April 28, 2021

20 Years of Wisdom in 5 Bullets: Tips for Law Graduates

By: Amy Siegel Oran.

On this day, 20 years ago, I was worrying about law school finals and the upcoming bar exam. Today, as I look back, I am amazed by how much time has passed and I am taking stock of what I’ve learned.  My experiences over the last two decades have shaped me into an excellent attorney, of which I am proud; however, they have also taught me that when I got into this business, I just didn’t get it.

I took a survey of some lawyer friends also entering their third decade of practice, who are also wondering how we got so old so fast. I asked what we were never taught in law school, that have caused us challenges on our roads to success, and the responses were astonishingly similar: it may be the practice of law, but it’s about successfully running a business.

To excel and be a leader in our respective fields we have all had to do more than hone our legal acumen. We had to build and manage a support team, a solid list of clients, and an ongoing plan to ensure continuity with both.  Regardless of whether we are solo practitioners, part of a small group of lawyers, or a partner in a large firm like Kelley Kronenberg, we all recognized there was a fundamental skill set we still lacked when they awarded us our diplomas.

If I could go back and offer my 25 year-old self, 5 pieces of advice for entry level Law graduates, it would be these:

  1. We are sales people and our work product is our service. Learn to sell by doing your homework, knowing who you’re targeting, and focusing on their needs. To successfully market, you must effectively convey what you have to offer, portraying yourself as the most qualified, competent, and enjoyable to work with. Most of all, you must relay how you can help propel their business.
  2. Your reputation in the legal community will directly impact your ability to deliver your client’s preferred results. Learn to be the first to grant a favor, to reach out to resolve disputes, to apologize if the situation warrants it, and to treat colleagues with respect, regardless of the nature of the dispute.
  3. Hold yourself accountable and take ownership.  Learn that mistakes happen, no matter how careful you may be; what matters is how you handle them.  Be up front, admit errors, understand you are responsible for the actions of your team and accept the blame, rather than pointing the finger at your subordinates.  Turn mistakes into teachable moments, not reprimands.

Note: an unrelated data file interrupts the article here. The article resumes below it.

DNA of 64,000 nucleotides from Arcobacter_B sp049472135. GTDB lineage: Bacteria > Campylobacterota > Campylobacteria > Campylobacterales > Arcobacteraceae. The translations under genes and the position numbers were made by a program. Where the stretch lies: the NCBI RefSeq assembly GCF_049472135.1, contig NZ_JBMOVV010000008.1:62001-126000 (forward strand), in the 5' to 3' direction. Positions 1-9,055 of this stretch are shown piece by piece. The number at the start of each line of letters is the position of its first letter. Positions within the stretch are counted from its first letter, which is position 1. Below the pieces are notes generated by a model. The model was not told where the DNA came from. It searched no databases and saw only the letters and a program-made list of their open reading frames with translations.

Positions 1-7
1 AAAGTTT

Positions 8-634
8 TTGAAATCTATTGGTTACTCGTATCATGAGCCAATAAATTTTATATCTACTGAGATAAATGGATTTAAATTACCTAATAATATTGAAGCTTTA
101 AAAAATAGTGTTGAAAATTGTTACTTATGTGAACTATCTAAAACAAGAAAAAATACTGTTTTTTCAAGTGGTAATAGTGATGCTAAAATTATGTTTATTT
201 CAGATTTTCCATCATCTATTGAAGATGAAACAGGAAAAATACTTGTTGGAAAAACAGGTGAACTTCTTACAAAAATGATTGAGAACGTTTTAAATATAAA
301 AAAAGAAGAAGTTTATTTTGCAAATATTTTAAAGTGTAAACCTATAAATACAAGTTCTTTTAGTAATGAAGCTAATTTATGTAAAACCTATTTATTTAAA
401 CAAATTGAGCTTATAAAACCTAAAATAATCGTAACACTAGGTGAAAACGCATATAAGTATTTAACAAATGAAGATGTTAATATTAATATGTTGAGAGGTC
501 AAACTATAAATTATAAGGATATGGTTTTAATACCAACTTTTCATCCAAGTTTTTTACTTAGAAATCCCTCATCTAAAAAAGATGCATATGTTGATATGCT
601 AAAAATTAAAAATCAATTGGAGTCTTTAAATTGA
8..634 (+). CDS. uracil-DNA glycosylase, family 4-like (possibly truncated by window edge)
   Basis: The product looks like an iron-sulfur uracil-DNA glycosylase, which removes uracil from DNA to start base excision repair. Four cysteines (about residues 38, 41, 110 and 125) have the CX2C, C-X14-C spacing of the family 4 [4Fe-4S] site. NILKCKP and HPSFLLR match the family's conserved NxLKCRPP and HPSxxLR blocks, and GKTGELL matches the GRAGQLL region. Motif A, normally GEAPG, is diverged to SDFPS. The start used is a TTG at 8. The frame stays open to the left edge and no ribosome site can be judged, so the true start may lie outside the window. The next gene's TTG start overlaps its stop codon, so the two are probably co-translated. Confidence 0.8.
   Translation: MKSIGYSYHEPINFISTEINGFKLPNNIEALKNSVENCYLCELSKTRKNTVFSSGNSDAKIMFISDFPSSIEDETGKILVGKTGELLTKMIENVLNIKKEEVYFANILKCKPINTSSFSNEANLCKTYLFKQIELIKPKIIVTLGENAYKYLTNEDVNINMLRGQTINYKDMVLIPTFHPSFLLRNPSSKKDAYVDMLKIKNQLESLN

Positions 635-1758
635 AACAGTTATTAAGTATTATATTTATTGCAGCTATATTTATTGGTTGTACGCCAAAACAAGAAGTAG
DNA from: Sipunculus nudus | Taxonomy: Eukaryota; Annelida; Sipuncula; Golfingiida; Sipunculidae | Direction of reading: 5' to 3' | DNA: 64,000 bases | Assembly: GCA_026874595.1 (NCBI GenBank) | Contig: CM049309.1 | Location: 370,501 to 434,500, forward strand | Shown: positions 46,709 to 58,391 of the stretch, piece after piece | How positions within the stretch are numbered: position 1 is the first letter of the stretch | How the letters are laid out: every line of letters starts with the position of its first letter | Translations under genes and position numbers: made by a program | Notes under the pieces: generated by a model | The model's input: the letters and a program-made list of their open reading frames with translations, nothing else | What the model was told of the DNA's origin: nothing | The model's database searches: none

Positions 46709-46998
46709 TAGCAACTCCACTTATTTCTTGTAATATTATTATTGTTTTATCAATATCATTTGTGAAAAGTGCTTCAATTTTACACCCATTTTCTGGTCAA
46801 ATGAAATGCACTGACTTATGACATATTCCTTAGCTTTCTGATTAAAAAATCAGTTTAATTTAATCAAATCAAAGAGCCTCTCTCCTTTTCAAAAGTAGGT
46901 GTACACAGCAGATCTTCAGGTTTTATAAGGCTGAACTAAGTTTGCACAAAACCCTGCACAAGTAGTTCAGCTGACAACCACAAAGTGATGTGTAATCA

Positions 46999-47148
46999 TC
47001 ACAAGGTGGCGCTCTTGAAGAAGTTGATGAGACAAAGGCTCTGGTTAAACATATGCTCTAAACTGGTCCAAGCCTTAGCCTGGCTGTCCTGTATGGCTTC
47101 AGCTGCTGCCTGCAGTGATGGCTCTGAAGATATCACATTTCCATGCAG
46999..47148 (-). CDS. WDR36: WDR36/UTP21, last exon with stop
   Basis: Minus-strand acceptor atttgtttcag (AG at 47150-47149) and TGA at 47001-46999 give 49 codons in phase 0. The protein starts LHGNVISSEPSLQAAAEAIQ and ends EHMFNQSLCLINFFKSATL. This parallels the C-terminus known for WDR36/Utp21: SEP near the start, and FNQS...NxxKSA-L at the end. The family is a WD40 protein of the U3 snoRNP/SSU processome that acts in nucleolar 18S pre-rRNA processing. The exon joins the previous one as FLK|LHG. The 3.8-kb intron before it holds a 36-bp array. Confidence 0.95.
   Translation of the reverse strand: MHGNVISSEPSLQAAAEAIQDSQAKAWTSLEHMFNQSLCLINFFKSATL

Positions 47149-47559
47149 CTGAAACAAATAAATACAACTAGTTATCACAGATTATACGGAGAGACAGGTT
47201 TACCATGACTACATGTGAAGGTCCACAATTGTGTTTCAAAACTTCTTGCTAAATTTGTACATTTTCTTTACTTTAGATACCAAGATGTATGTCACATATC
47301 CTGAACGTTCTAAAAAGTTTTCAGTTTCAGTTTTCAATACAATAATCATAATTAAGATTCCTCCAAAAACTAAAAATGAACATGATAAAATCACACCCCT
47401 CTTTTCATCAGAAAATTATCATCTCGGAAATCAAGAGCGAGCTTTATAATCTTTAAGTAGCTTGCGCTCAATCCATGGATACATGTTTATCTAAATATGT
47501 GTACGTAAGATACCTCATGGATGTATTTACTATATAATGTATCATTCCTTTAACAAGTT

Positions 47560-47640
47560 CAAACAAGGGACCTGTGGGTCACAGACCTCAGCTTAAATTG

4. You cannot do it alone. Learn to surround yourself with a team that is competent, reliable, and capable. Recognize that being a manager is a skill to be studied and perfected over time; it was never taught to you in law school.  Ensure everyone on your staff knows they’re appreciated, that you value them as colleagues, and respect them as people.  You did not get where you are alone. Inspire your team to work toward your vision by sharing the successes and victories.
  5. Keep it simple. Learn that clients and companies want to see drive and determination.  Show you deserve it through your work product, but also know you have to ask for what you want. When it comes to agreeing on hourly rates or asking your partner for a raise, be clear and concise. You are worth it and tell them why. Know that unless you straight up ask, you cannot expect the results you want.


With twenty years under my belt, I’ve come a long way and could not be more proud of my success; but, my education is not over.  The technology gets faster, the law evolves, and social change affects the attitudes of employees; it is still and will always be a learning process. While I was done with school a long time ago, I know I’ve still got a whole lot left to learn.

Amy Siegel Oran is a Partner at Kelley Kronenberg focusing her practice on Workers’ Compensation

Contact Amy Siegel Oran at:
Phone: (800) 718-9865
Email: asiegel@kklaw.com

DISCLAIMER: This article is provided as a courtesy and is intended for the general information of the matters discussed above and should not be relied upon as legal advice. Neither Kelley Kronenberg, nor its individual attorneys or staff, are responsible for errors, omissions and/or typographical errors – always seek competent legal counsel.